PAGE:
Towards Autonomy

Contemporary English Language Teaching is going through a period of change. This is just as true of university language teaching as it is of teaching in other contexts. By looking at language and learning theories alongside the development of both applied linguistics and language teaching in the twentieth century, a clear progression can be seen as one approach takes over from its forerunner, assimilating effective teaching practices and eschewing ineffective ones as it goes. The process, however, is not linear and the situation today reflects that. At this point in time languages are being taught in many different ways, in many different contexts. The specific context of foreign language learning in universities is only one example of these, but as far as methodology is concerned it reflects the trend towards developing autonomous learning, and the move towards creating learner-centred classrooms. These are trends that can be seen fairly generally in language teaching as a whole at this time. In this discussion the aim is to assess the development of classroom practices that are currently in use, to look at their development throughout the history of foreign language teaching from the nineteenth century to the present and to see how the way forward in teaching is moving towards a mixed syllabus focus, where both structural grammar and lexical grammar have their roles, as well as the development of skills and communicative competence. This will be examined in the light of language and learner theories, and current research in the field of language acquisition. Finally, the particular context of university language teaching in Italian university language centres will be considered and ways in which learner autonomy can be implemented successfully in this context will be examined. A blended approach would seem to be the answer, where learner-centred classroom work is combined with autonomous work, and where a balance is achieved between the communicative use of language, on the one hand, and the cognitive analysis of how language works on the other. The roles of both teacher and learner are also discussed as these too have changed over the years, as a result of research findings.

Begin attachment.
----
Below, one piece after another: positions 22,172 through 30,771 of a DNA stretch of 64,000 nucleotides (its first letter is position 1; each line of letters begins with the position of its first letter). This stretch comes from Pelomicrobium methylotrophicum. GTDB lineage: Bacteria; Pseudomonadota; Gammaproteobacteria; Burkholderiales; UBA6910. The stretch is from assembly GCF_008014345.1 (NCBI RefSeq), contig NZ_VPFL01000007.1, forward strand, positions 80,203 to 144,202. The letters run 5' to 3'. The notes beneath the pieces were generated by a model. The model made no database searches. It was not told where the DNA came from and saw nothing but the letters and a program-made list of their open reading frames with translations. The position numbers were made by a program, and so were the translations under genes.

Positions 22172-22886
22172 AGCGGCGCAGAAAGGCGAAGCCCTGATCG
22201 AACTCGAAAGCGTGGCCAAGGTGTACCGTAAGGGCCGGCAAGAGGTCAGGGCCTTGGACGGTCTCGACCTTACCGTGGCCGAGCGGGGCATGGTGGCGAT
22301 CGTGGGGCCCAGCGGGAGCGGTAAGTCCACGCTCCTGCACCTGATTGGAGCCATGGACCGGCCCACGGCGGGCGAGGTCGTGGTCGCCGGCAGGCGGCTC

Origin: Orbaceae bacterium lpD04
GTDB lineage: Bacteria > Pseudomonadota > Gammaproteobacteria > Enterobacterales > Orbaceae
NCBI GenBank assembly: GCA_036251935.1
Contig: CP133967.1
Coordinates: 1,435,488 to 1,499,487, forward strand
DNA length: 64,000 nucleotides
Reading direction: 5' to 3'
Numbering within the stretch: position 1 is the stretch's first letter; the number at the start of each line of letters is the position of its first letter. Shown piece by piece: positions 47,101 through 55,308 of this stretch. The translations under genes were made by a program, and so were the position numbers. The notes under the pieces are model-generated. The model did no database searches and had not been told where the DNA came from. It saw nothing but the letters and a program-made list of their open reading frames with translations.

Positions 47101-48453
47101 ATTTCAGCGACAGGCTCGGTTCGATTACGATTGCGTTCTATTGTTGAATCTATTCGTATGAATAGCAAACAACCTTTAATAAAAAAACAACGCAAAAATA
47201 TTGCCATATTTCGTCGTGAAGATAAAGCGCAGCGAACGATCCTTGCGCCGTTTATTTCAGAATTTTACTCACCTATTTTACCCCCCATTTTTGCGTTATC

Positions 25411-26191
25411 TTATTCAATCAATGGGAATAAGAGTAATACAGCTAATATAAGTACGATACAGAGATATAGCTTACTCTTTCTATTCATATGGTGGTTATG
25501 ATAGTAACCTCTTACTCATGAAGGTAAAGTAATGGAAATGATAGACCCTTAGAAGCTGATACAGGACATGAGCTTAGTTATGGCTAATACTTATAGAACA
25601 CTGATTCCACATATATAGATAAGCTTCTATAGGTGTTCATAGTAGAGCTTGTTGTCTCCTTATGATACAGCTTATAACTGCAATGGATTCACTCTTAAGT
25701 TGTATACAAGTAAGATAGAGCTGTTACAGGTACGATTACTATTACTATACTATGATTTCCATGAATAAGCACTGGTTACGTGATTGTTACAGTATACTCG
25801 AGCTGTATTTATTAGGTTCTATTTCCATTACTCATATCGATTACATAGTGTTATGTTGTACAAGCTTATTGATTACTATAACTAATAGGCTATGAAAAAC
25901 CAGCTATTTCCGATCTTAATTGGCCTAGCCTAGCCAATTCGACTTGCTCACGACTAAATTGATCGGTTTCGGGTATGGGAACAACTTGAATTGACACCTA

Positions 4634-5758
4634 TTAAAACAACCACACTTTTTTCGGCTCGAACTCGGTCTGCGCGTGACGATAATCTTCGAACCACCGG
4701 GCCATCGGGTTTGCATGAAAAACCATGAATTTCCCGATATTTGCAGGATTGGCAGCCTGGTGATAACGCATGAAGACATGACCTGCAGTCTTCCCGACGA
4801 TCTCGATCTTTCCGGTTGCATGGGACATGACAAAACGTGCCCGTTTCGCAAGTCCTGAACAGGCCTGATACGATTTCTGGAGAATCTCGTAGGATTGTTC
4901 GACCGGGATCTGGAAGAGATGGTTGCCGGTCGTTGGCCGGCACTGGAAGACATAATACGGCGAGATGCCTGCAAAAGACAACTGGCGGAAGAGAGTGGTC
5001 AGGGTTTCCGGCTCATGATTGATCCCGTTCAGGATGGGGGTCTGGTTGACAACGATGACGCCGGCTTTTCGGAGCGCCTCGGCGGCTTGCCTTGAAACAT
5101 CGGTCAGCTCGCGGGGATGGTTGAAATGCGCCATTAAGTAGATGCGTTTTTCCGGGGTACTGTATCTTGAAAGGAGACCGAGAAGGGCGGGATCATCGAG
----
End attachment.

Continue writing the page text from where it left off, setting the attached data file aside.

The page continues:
di Sharon  Hartle

Teaches English as a foreign language as a (CEL) at the Centro Linguistico di Ateneo, Università degli Studi di Verona. She has published several practical books related to the TEFL field as well as a series practical articles for teachers in primary schools. She is, at present, working on research in the field of learner autonomy and learner centred teaching and is involved in Humanistic language teaching in the Centro Linguistico in Verona.

Towards Autonomy

Caratteristiche Tipografiche

Pagine 140
Formato 16x23
Rilegatura Cucita

Edizione Italiana

Ultima Edizione Stampa  2005
Anno 2005
ISBN 88-89480-10-6